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Parents ask Berkeley school board to change grading system

May 21, 2002|BY SARAH MULLIN

martinsburg@herald-mail.com

MARTINSBURG, W.Va. - Parents of students who attend Berkeley County high schools want the grading system changed, and one parent asked the Berkeley County Board of Education on Monday to form a committee to come up with a plan to change the system.

Juliet Haislip, who has children that attend Musselman High School, acted as the voice for about 30 other parents concerned about the inequitable grading system as compared to other schools around the country.

Currently, Berkeley County has a non-weighted system which caps a grade-point average at 4.0, while Jefferson County schools are in a weighted system which allows a grade point average to reach 5.0.

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Using a 5.0 scale, students receive five points for an A, four points for a B, and 3 points for a C. A student in a weighted system who receives a B in a class will get four points, while a student in a non-weighted system will receive only three points.

There is also a 10-point and 7-point grading scale. In a county using a 10-point scale, an A is 90 percent while in a 7-point scale an A is 93 percent.

"With more and more students competing for limited scholarship money and acceptances into schools, the admissions offices must have a first line of criterion when weeding out prospective students," Haislip said. She added students face a disadvantage because of the "aggressive grading scale combined with the fact that no extra weight is given for Advanced, Honors or Advanced Placement classes."

Haislip used the state's Promise Scholarship as an example of how the grading system is unfair to students who strive to challenge themselves by taking harder, advanced classes.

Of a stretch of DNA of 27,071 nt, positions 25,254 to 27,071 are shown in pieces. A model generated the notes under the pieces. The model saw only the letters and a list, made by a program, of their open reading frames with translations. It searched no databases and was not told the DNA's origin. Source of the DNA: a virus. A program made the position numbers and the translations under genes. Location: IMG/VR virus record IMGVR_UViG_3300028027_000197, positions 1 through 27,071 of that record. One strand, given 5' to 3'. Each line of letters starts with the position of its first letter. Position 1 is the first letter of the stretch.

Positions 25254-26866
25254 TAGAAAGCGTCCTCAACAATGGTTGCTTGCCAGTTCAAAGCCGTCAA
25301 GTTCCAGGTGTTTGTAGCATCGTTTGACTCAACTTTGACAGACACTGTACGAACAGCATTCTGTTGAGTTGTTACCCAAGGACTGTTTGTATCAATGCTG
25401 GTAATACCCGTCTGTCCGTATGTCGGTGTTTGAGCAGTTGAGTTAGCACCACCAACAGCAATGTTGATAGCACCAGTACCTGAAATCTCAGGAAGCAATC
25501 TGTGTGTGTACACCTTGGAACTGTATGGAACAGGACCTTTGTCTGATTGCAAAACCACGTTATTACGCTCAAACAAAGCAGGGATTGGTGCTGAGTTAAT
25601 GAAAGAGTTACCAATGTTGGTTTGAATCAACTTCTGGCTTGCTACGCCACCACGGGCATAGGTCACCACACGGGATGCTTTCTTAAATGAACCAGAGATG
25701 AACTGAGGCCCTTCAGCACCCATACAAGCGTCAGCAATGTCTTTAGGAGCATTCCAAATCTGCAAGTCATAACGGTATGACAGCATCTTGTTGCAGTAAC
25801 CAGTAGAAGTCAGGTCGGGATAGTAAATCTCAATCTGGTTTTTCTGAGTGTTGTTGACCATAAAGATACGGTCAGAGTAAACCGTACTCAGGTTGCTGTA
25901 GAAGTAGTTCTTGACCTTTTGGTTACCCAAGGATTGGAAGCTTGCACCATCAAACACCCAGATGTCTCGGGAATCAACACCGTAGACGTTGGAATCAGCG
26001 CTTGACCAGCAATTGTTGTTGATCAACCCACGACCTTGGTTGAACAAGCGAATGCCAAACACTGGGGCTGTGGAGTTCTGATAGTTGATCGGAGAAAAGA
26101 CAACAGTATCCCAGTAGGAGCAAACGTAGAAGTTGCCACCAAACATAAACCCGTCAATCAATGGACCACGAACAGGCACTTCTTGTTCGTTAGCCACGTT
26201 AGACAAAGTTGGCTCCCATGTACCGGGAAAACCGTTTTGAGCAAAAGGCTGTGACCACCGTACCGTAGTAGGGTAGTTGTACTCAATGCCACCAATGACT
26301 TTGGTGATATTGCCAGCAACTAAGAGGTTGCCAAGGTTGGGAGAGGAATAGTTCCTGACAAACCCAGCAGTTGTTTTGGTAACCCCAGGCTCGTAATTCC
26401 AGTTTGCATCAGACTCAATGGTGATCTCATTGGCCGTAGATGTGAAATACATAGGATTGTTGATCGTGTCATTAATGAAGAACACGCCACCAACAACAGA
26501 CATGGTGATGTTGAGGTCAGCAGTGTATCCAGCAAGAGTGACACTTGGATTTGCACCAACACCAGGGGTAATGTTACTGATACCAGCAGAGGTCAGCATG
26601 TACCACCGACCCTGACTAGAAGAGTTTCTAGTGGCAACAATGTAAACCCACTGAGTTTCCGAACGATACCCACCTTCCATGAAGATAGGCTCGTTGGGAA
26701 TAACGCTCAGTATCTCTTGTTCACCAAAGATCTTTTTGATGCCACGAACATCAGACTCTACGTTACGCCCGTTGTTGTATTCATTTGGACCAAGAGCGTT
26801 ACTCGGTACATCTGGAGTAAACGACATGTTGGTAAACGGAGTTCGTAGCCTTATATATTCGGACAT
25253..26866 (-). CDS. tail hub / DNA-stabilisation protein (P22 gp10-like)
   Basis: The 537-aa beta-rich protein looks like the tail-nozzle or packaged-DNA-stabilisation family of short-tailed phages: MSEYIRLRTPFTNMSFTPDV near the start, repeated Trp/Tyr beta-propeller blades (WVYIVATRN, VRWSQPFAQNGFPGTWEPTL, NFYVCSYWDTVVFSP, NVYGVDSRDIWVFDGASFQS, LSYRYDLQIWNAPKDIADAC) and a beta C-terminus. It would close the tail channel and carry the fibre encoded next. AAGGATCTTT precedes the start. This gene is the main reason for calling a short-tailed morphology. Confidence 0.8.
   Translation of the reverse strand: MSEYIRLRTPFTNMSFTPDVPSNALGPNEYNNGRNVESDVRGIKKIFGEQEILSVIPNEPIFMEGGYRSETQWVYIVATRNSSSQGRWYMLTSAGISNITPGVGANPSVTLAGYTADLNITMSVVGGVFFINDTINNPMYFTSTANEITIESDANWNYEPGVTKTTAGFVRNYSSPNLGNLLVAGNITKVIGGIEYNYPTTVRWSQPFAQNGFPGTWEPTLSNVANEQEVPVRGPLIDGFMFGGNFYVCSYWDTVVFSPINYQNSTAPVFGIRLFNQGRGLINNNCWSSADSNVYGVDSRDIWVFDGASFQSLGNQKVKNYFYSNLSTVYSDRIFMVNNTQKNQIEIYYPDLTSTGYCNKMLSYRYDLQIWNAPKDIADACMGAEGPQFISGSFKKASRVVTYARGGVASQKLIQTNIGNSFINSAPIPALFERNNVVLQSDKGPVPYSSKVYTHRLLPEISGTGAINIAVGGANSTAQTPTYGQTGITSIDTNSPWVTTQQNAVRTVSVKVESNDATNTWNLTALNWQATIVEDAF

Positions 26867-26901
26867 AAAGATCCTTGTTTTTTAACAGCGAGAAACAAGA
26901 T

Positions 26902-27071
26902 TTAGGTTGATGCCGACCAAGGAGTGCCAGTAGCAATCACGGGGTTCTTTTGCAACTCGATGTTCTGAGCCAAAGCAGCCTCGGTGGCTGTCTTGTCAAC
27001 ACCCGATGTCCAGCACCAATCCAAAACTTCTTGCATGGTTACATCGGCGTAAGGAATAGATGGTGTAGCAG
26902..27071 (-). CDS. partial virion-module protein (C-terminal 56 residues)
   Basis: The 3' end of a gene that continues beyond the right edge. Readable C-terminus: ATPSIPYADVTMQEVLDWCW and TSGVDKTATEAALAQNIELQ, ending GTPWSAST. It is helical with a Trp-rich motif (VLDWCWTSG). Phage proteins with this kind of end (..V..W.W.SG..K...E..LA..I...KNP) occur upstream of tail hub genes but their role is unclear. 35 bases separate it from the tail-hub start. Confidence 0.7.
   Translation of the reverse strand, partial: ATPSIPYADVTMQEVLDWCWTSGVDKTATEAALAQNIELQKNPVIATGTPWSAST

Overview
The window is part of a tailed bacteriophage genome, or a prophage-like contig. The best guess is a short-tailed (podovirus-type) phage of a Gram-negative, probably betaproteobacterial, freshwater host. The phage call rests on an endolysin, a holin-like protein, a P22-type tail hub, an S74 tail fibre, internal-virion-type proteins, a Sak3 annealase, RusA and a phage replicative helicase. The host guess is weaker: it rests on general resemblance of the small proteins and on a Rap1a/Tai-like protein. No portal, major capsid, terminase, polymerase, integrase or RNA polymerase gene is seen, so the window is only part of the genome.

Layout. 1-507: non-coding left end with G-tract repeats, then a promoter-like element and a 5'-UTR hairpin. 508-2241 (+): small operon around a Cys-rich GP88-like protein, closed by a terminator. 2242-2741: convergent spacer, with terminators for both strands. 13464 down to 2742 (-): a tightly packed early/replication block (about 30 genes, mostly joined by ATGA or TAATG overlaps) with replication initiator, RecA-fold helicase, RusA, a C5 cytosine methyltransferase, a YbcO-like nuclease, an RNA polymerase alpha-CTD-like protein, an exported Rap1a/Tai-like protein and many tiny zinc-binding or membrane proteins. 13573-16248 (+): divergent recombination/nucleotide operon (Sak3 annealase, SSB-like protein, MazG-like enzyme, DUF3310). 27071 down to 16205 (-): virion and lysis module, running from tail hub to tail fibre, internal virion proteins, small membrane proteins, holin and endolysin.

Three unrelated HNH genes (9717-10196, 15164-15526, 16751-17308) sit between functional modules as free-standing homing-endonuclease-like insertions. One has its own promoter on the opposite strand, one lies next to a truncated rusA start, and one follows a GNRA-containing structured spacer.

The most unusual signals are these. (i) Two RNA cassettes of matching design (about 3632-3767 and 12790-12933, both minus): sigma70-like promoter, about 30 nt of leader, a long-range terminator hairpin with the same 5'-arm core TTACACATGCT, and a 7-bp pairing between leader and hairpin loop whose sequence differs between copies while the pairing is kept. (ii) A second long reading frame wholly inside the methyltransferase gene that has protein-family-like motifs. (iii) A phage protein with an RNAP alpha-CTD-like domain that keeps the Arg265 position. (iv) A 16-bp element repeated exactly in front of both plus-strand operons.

"Our own state's Promise Scholarship has come under fire recently for excluding students who did challenge themselves to take a more difficult curriculum and then stumbled or struggled and ended up with less than a 3.5 GPA.

"This same scholarship rewarded those students who chose to protect themselves and their GPAs as well as their parent's pocketbook by taking a lighter course load," Haislip said.

In order to qualify for the Promise Scholarship, a student must have a 3.0 grade-point average and obtain a 21 on the ACT, a standardized test.

There were about 240 students in the Eastern Panhandle, out of 3,200 statewide, who received the scholarship, which requires the recipient attend an in-state higher education institution.

Haislip proposed the board appoint a six-member committee comprised of two educators, two administrators and two parents who will research the issue and create a plan for reinstating weighted classes back into the Berkeley County school system.

"We won't turn a deaf ear to this," said William Queen, president of the board.

"We are looking into it. Our students are our biggest concern and we are attentive to the issue," he said.

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